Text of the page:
Our finding that constitutive CD70 expression on B cells results in improved antitumor immunity is in line with earlier studies showing that tumors transfected with CD70 have an enhanced capacity to induce antitumor immune responses (45–47). Interestingly, our data indicate that CD70 does not need to be present on the tumor itself to have its potent effects on antitumor immunity. Thus, targeting of CD27 might be a therapeutic tool to enhance antigen-specific T cell responses. Because we have shown that chronic stimulation of CD27 eventually results in lethal immunodeficiency due to exhaustion of the naive T cell pool (26), it is essential to regulate the amount and duration of T cell CD27 stimulation in vivo to avoid detrimental effects.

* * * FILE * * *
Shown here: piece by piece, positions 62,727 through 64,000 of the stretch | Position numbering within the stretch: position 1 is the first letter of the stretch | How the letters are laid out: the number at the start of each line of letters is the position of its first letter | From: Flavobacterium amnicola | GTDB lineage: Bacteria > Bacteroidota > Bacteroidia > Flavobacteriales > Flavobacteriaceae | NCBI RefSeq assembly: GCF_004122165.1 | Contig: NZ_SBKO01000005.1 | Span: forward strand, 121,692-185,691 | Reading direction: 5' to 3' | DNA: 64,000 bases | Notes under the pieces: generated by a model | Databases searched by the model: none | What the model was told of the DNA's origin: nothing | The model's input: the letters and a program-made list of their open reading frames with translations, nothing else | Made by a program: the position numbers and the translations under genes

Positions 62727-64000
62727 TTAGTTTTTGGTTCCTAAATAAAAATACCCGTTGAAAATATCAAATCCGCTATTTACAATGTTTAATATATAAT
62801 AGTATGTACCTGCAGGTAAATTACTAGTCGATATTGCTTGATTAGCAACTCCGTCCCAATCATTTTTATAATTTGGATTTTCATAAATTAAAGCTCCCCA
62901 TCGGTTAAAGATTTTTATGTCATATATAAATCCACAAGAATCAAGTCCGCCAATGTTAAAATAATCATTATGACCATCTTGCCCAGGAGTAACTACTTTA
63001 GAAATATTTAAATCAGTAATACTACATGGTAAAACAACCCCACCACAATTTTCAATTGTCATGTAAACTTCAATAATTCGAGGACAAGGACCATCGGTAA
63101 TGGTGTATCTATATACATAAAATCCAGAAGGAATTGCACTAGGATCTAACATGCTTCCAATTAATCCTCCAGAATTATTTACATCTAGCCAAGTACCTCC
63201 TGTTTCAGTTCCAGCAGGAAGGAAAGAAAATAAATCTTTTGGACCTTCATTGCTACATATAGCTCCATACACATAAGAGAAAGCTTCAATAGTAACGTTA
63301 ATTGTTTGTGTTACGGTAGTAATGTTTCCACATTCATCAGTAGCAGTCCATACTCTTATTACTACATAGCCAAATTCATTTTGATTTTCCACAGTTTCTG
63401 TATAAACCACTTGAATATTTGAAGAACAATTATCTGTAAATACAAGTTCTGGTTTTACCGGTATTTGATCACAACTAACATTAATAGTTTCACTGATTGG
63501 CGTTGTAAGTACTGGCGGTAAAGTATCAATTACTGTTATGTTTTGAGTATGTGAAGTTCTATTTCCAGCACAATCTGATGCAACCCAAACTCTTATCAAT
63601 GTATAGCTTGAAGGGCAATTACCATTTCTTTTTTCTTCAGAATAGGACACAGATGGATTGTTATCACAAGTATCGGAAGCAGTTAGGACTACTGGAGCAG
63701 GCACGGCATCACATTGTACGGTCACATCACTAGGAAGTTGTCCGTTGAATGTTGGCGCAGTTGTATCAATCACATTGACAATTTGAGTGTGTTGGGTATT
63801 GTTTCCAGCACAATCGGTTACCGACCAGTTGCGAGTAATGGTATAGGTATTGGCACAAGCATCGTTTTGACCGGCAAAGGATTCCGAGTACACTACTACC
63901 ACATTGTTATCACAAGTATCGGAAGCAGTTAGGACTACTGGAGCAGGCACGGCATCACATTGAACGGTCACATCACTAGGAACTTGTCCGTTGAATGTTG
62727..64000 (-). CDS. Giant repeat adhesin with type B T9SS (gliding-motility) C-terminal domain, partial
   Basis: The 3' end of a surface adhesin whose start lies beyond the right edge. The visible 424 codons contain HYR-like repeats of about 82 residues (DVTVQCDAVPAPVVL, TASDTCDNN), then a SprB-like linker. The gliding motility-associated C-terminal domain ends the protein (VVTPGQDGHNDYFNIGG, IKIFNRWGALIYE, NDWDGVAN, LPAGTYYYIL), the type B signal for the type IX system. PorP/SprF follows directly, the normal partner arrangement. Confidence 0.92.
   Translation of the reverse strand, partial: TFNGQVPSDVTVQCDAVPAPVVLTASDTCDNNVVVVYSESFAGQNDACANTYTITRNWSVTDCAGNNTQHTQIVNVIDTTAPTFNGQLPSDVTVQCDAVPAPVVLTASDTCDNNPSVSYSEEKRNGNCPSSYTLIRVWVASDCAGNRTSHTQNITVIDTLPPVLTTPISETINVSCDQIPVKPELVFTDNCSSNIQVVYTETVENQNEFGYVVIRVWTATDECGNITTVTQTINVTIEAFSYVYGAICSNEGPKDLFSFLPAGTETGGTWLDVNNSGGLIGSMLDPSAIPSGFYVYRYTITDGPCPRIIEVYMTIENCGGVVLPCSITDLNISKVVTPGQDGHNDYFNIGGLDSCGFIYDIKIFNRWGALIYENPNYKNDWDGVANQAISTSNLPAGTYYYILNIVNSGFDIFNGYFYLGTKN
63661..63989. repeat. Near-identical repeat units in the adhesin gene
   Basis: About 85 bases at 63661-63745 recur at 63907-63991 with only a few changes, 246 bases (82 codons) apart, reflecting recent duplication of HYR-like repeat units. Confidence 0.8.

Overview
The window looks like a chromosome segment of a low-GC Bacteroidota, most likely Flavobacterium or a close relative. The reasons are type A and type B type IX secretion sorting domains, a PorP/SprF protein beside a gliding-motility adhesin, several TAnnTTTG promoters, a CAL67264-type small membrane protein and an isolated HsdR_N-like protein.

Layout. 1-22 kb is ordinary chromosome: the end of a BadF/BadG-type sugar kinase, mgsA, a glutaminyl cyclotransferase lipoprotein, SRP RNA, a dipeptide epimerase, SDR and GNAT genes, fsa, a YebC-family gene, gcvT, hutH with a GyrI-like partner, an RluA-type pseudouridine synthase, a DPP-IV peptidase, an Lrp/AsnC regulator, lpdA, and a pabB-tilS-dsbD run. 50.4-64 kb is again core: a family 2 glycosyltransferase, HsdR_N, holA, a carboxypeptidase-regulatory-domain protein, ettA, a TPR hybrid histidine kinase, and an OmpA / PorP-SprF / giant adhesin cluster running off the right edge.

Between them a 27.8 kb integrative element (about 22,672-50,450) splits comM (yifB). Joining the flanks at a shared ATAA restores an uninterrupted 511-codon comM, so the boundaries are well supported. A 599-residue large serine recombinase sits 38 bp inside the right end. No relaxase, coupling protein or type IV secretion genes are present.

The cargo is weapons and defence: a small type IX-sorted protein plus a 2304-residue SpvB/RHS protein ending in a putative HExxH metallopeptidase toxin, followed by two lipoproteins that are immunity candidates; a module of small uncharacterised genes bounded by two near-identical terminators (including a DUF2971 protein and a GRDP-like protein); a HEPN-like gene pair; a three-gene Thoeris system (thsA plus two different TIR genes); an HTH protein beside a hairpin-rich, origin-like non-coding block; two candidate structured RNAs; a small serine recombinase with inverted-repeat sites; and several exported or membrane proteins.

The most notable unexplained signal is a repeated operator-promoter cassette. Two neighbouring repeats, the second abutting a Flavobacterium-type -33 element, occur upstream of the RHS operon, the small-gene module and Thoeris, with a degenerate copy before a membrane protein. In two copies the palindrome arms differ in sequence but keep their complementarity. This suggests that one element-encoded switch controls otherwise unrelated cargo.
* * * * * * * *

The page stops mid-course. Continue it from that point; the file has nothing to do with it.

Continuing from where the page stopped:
In summary, our work shows that in vivo CD27 ligation by constitutive CD70 expression on B cells enhances the primary CD8+ T cell response to influenza virus and tumors. CD27 stimulation results in increased antigen-specific CD8+ T cell numbers and in increased IFN-γ production as well as increased cytotoxicity on a per cell basis. This suggests that CD27 stimulation by CD70, even when presented outside the viral or tumor environment, may prove useful as a strategy for enhancing CD8+ T cell responses to viruses and tumors.
This work was supported by The Dutch Cancer Society grant (no. AMC-2000-2148) and a Netherlands Organization for Scientific Research Pioneer grant (no. 00-03).
We thank Drs. J. Borst and L.E. Gamadia for critical review of the manuscript, K. van der Sluijs for assistance with viral titer determination, and the staff of the Animal Facility of the Netherlands Cancer Institute for excellent animal care.
The online version of this article contains supplemental material.
Abbreviations used in this paper: CFSE, carboxyfluorescein succinimidyl ester; DLN, draining LN; GFP, green fluorescent protein; MFI, mean fluorescence intensity; NP, nucleoprotein; Tg, transgenic.